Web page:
Strickler, 55, is a Realtor who also manages Johnny's Pizza Bar and Grill in Ocean City, Md. “I've been interested in politics my entire life. People have asked me to run for office over the years and I decided to stop saying no,” he said.

Strickler, who has lived in the Roxana-Ocean View-Frankford area for the past 15 years, grew up in Pennsylvania, served in the Air Force in Europe for six years and owned construction and demolition businesses in Baltimore for 15 years.

He has had two bouts with cancer over the past three decades; an experimental chemotherapy treatment saved one of his legs from amputation.

Strickler said he walks a lot on Sussex back roads, and he's appalled at the amount of trash he sees. “I would like to help clean up government as well as those back roads,” he said.

Labeling himself a constitutionalist, he said there are too many government regulations, especially when it comes to the environment.

He's been attending county council meetings for the past three months to get up to speed on issues facing the county. He said county council has been doing a good job. “I know people complain about too much growth, but I think they are thinking at ground level,” he said. “There is a lot of land out there; people need to look at the bigger picture.”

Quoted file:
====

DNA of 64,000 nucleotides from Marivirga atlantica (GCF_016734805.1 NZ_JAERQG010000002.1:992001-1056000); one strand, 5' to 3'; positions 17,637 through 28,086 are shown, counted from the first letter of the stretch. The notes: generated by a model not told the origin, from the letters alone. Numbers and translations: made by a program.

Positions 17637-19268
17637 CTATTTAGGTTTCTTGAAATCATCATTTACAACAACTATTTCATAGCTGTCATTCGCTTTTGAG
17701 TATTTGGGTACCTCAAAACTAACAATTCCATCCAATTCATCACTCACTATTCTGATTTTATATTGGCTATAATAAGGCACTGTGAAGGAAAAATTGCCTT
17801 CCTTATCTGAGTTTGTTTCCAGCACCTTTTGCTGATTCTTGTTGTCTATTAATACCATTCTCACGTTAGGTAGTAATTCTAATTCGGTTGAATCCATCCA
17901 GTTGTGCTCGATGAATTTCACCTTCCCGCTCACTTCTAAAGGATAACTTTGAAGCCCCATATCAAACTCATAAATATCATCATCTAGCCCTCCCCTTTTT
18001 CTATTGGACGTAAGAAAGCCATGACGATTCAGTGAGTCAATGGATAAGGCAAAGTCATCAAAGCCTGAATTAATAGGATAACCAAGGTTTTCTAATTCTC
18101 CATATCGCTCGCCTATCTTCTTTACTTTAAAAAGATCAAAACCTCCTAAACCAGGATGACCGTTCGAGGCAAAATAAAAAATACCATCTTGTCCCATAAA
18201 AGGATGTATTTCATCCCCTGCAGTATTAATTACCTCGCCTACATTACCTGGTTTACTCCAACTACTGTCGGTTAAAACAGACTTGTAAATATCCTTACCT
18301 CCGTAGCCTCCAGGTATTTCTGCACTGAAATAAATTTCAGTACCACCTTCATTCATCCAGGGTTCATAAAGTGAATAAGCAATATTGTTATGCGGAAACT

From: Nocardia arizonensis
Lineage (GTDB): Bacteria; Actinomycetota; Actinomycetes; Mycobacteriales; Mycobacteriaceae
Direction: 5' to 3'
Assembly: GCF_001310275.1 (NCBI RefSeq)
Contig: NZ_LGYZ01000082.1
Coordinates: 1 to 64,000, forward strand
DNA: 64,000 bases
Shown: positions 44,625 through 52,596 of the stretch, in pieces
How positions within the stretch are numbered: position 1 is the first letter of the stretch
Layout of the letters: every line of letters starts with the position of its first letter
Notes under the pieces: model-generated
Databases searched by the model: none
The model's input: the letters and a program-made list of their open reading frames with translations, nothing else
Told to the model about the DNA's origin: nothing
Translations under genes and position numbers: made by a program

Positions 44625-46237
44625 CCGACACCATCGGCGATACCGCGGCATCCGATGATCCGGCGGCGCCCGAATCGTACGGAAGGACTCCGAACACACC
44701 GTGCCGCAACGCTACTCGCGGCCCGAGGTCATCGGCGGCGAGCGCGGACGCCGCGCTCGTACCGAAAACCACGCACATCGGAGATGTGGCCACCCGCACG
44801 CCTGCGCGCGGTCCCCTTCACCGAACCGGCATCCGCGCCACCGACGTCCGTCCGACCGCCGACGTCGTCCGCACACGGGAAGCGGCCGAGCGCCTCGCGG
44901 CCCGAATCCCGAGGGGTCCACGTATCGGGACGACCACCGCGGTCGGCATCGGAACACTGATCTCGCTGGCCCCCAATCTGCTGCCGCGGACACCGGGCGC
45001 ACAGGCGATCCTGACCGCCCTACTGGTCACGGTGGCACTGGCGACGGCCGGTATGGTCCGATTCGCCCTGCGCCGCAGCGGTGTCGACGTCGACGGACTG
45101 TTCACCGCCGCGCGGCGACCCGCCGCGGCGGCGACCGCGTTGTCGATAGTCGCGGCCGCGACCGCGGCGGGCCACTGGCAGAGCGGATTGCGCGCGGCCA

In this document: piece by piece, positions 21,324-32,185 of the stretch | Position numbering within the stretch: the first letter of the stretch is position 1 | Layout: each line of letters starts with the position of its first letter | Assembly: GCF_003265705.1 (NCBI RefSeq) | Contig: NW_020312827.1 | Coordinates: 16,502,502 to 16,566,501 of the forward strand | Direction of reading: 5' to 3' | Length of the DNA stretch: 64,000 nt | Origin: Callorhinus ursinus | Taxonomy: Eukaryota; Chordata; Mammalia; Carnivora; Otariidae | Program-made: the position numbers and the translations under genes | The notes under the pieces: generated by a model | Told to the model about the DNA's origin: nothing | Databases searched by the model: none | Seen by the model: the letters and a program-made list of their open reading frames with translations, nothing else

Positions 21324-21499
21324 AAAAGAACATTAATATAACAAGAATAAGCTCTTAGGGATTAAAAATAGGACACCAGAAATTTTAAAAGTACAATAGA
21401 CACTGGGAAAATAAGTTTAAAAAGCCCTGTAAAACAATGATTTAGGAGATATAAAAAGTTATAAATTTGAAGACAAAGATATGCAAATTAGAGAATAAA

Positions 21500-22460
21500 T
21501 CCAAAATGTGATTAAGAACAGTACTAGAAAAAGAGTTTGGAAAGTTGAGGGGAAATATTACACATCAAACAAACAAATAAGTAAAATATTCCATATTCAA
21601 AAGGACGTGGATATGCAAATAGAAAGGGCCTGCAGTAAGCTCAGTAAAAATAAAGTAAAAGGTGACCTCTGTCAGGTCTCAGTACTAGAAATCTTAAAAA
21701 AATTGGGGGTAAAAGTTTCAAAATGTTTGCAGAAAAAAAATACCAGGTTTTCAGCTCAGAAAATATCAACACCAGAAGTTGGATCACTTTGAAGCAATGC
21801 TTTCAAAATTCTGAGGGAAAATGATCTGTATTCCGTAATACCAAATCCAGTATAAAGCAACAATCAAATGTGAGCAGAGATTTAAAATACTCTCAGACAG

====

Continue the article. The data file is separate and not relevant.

Even so, he said, council should be more involved with the land-use process to be able to determine if a developer is a risk or not. He said he's seen too many developers walk away from projects leaving homeowners to fend for themselves.


Incumbent: Republican George Cole of Ocean View, undecided.

Challengers: Republican Billy Carroll of Bethany Beach; Democrat Shirley Price of Ocean View.

The district includes the area of the Inland Bays, including unincorporated areas near Bethany Beach, Dewey Beach, Long Neck, Henlopen Acres, Millville, Oak Orchard, Ocean View and Rehoboth Beach.



Incumbent: Republican Vance Phillips of Laurel.

Challenger: Republican Harry Orvin Strickler of Roxana.

The district includes the area extending from the Maryland line to the Atlantic Ocean, including the unincorporated area near Dagsboro, Delmar, Fenwick Island, Frankford, Laurel, Millsboro, Millville, Selbyville and South Bethany



Noon, Wednesday, July 8, candidates running for office.

Saturday, Aug. 16 deadline to register to vote in primary election.

Tuesday, Sept. 9, primary election.

Saturday, Oct. 11, deadline to register to vote for general election.

Tuesday, Nov. 4, general election.